Interprofessional placement model

Issues:• Learners are classed as ‘supernumerary’ during placements, this can result in only observing and not participating in activity as much as they are able too. • Learners within Primary Care do not often get the opportunity to work alongside another learner from a different educational pathway.• There is no standardisation for placements across primary care, resulting in a variation of experiences with no consistency across the sector.• Learners are often not always provided with the opportunity to develop their leadership, team working, and decision-making skills during placement within Primary Care.• Learners often have little understanding about the different roles and responsibilities in primary care. How: We approached the local Universities for support around the different learner pathways and timetables. We looked at the expected outcomes of the learner’s curriculum to ensure the competencies were achievable during the project. We sought support from the stakeholders and Practices to ensure the project was a viable option. We met with the learners at the start of their placement, provided robust information about the project, including the aims and the structure. We facilitated learners on different educational pathways to work together and support each other to run a healthcare clinic within a Primary Care setting. Challenges: Contacting the “right people “at the “right time” – Universities and Stakeholders. Clinicians had initial reservations and a nervousness about a different way of supporting learners. Including learners on different educational pathways meant that their timetables did not match. Future Plans:• Replicate the model across the region initially, then look to the wider. • Paper in draft for publication. • Showcasing the project within individual healthcare professional, practice and PCN meetings / forums.• Working with training providers to promote Primary Care as a career option upon qualification.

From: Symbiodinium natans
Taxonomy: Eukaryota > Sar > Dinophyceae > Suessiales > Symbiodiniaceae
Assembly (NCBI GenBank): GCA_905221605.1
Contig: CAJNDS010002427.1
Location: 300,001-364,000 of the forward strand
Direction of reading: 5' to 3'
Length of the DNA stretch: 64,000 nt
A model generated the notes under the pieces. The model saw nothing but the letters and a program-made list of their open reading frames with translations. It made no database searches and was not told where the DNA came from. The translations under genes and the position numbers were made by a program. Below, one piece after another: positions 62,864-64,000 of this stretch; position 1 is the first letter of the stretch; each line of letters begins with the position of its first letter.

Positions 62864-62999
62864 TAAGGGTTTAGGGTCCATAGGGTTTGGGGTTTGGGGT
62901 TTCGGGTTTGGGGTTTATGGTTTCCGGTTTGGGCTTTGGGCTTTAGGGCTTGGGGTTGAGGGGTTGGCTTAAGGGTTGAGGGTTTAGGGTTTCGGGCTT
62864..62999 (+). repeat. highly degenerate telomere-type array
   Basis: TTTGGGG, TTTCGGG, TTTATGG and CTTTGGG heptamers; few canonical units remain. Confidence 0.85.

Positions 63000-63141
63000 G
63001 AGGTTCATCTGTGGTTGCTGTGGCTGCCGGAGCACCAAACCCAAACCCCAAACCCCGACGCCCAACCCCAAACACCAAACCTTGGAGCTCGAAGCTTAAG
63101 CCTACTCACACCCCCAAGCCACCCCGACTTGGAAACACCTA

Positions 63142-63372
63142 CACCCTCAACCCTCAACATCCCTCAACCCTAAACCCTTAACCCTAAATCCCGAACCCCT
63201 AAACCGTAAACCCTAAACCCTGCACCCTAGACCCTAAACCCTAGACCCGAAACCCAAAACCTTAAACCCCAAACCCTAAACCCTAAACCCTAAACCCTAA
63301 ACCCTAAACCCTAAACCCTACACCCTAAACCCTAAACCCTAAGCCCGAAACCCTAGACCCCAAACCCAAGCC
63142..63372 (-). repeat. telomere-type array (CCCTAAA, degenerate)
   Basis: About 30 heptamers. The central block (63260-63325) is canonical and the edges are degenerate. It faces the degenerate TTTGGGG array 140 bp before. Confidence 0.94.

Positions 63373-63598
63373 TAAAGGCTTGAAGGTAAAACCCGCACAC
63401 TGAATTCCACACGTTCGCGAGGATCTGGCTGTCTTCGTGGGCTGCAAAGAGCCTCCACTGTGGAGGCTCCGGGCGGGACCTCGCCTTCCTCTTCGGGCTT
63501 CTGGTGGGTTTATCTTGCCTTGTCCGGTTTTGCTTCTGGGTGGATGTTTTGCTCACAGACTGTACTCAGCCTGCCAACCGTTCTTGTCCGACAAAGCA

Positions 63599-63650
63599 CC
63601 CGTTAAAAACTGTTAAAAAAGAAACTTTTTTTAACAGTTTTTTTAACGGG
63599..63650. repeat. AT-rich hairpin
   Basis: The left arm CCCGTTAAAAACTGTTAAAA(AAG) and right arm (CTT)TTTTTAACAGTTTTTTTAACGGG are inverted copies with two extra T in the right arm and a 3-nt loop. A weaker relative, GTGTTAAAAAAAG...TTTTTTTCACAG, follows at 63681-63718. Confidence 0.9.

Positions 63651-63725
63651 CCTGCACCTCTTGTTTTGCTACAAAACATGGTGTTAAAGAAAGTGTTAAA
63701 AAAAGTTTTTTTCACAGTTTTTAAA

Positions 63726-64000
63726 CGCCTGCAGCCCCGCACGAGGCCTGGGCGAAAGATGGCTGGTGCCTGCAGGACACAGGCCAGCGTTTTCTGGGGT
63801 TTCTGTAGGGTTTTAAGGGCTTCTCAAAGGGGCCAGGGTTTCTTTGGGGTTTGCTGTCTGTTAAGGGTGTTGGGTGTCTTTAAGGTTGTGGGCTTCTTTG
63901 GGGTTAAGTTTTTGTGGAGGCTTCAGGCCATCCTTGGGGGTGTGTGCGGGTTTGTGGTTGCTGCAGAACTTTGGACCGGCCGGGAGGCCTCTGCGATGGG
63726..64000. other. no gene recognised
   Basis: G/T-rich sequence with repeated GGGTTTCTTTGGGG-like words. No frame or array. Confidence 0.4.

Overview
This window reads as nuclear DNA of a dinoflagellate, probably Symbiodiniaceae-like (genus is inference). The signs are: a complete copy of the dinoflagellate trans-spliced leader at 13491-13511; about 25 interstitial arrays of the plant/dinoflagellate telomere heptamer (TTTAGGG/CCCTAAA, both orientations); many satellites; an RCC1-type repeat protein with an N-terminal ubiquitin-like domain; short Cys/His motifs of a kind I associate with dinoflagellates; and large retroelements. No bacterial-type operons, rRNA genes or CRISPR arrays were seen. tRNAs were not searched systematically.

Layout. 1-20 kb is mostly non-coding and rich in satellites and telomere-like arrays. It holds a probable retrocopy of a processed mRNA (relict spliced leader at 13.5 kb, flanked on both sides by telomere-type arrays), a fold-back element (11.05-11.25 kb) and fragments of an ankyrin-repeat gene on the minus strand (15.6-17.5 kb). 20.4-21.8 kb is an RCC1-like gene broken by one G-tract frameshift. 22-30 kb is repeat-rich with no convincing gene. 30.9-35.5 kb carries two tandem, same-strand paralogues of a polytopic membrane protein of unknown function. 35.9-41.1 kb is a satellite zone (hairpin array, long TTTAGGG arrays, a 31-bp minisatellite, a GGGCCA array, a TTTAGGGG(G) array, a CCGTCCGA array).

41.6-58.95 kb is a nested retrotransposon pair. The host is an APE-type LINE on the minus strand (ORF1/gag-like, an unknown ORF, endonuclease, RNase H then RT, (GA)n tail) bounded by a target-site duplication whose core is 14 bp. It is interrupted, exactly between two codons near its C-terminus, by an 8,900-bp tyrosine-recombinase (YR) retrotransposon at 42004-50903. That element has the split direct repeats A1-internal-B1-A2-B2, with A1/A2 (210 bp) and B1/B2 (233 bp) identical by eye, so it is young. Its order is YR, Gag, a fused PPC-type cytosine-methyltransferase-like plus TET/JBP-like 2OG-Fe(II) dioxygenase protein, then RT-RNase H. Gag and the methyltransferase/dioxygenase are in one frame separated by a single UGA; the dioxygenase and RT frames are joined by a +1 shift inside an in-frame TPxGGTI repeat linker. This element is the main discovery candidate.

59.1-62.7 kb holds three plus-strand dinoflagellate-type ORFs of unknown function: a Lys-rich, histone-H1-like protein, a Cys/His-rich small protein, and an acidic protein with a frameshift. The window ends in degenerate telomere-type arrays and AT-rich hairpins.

Nottinghamshire Alliance Training Hub
General practice nurse mid-career fellowship